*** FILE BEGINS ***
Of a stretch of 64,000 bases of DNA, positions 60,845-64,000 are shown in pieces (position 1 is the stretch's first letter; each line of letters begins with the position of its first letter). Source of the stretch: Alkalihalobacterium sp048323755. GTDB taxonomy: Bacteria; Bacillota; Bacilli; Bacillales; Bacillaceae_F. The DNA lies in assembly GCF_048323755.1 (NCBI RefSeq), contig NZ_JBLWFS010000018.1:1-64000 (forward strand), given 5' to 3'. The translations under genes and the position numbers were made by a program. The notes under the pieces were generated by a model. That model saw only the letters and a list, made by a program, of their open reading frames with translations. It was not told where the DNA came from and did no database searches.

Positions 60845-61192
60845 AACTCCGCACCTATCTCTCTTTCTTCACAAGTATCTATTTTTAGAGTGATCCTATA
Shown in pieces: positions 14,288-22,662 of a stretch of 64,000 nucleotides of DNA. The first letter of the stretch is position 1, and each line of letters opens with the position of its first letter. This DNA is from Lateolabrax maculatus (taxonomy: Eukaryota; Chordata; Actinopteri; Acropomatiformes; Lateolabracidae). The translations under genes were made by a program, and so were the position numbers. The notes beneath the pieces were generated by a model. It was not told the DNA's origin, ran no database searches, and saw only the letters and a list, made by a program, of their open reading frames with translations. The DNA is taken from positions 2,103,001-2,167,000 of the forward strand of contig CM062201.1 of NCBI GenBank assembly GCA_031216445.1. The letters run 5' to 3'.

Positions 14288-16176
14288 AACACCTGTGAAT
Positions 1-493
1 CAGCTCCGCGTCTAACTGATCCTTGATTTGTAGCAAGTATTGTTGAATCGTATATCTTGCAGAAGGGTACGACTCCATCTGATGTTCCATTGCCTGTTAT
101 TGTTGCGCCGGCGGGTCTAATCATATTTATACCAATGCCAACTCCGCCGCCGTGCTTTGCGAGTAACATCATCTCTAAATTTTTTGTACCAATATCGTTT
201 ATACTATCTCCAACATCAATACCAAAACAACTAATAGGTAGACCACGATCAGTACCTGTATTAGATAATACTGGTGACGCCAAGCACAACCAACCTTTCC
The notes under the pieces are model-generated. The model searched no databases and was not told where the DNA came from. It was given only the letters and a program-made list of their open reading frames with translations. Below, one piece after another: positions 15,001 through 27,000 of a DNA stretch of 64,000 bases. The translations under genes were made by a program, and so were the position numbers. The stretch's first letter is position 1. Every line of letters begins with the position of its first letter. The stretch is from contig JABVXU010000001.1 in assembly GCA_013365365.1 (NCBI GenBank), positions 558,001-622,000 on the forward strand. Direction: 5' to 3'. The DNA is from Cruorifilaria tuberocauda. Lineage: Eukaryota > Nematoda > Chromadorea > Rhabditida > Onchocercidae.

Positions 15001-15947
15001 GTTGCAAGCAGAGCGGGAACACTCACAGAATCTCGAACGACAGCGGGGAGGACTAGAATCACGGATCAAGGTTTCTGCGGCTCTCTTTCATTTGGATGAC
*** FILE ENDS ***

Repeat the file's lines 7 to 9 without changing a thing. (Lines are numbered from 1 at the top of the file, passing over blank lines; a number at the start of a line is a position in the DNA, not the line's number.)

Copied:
Positions 1-493
1 CAGCTCCGCGTCTAACTGATCCTTGATTTGTAGCAAGTATTGTTGAATCGTATATCTTGCAGAAGGGTACGACTCCATCTGATGTTCCATTGCCTGTTAT
101 TGTTGCGCCGGCGGGTCTAATCATATTTATACCAATGCCAACTCCGCCGCCGTGCTTTGCGAGTAACATCATCTCTAAATTTTTTGTACCAATATCGTTT